Jean-Luc Demarty, Director-General for Trade
Cecilia Malmström, Trade Commissioner
Bernd Lange, MEP, International Trade Committee Chair
Coordinating Members of the European Parliament International Trade Committee and
(Shadow-) Rapporteurs of the Comprehensive Economic and Trade Agreement (CETA)
We are writing to you with regards to the publication of certain statements you recently made (TPC notes / EU trade policy ‘close to death’ if Canada deal fails / EU Members unsure how to apply CETA, 2 months from signing) , linking the very existence of European trade policy to the ratification of the Comprehensive Economic and Trade Agreement (CETA).
The agreement with Canada marks a crossroads for European trade policy, shifting the focus far beyond traditional tariff-linked areas, and venturing into new issues such as regulatory cooperation and investment. These new provisions are the main reason why the Council, the European and national Parliaments need to be politically involved through thoughtful and progressive debates, and a final vote. Europe should have more self-belief and and trust its democratic processes. Should any institution decide to reject CETA, this will be in response to detrimental provisions, such as investment protection, and missed opportunities in the agreement, and not the prospective trading partner. Such a decision would be based on the belief that the agreement will not deliver the promised benefits – at least not into the hands of small businesses, citizens and the environment.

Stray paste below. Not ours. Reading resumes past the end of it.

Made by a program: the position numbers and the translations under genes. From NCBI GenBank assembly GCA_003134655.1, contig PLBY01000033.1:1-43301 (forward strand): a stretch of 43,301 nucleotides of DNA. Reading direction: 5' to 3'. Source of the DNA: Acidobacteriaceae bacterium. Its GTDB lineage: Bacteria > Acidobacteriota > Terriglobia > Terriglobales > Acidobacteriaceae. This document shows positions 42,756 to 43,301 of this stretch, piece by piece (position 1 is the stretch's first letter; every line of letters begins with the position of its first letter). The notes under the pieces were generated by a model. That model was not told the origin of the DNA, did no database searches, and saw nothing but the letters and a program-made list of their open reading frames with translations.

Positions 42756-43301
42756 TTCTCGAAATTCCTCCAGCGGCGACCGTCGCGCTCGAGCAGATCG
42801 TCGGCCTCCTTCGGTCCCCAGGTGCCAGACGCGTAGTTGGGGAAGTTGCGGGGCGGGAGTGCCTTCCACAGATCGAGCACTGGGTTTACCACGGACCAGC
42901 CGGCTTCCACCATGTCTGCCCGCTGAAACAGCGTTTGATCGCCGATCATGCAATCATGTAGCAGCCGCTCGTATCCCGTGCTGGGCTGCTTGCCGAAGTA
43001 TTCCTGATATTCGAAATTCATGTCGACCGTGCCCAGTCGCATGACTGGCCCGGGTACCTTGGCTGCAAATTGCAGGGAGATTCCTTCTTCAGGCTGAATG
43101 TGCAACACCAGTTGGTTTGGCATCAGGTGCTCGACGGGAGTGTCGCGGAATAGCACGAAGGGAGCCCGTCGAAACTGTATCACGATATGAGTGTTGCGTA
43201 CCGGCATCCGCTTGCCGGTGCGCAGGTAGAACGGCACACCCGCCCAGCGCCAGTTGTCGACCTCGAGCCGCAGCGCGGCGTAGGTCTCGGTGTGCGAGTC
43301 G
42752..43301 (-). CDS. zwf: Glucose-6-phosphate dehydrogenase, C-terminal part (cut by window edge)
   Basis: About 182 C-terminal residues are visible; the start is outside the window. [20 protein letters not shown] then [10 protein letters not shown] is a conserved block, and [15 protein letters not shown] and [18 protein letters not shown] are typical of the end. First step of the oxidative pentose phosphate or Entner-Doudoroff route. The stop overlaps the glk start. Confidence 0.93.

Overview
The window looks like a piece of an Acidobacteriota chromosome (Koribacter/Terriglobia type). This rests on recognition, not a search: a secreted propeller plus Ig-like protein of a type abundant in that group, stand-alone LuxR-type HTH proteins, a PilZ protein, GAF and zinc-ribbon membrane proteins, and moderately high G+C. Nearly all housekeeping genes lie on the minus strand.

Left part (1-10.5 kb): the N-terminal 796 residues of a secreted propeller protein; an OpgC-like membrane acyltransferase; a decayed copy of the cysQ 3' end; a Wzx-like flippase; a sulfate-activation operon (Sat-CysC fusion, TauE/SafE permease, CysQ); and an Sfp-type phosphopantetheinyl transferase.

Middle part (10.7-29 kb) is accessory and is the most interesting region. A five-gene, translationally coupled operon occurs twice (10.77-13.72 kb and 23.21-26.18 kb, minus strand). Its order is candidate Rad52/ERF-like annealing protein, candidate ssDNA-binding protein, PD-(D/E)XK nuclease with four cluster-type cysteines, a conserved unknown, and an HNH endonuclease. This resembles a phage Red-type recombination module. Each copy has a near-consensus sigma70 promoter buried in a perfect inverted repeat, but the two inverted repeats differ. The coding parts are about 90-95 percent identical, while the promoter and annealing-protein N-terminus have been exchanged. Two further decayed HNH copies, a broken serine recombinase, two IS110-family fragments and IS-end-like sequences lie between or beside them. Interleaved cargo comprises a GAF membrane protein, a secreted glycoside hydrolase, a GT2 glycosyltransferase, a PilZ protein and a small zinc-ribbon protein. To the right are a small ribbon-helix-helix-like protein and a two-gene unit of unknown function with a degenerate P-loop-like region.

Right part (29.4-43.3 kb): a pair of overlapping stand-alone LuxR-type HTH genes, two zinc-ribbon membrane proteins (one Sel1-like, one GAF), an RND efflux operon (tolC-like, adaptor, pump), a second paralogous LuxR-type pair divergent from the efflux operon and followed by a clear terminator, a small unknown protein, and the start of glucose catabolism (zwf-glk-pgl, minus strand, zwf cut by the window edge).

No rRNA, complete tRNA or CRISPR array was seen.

The CETA negotiations took place in a different era, with a different government in Canada and before the Commission undertook new efforts for transparency in trade deals. It is right that citizens get their say now, via their elected representatives. And now more than ever, people all over Europe are actively calling for political establishments to listen to their concerns and act accordingly. The debate on and potential rejection of CETA is not a death warrant for either trade policy or the EU. It is about finding a trade policy for the many and not the few, and ensuring that public policy development stands at its heart and is not an afterthought. It is a necessary wake-up call for the Commission: review your copy and bring back a real 21st century agreement.
We call on you to refrain from using this rhetoric and to allow the democratic process of scrutiny and vote to take place, without resorting to hyperbole or chantage.
Executive Director, Transport & Environment
Director, European Consumer Organisation (BEUC)
Secretary-General, European Public Health Alliance (EPHA)
Director of Programmes, ClientEarth
Download the PDF version of the letter here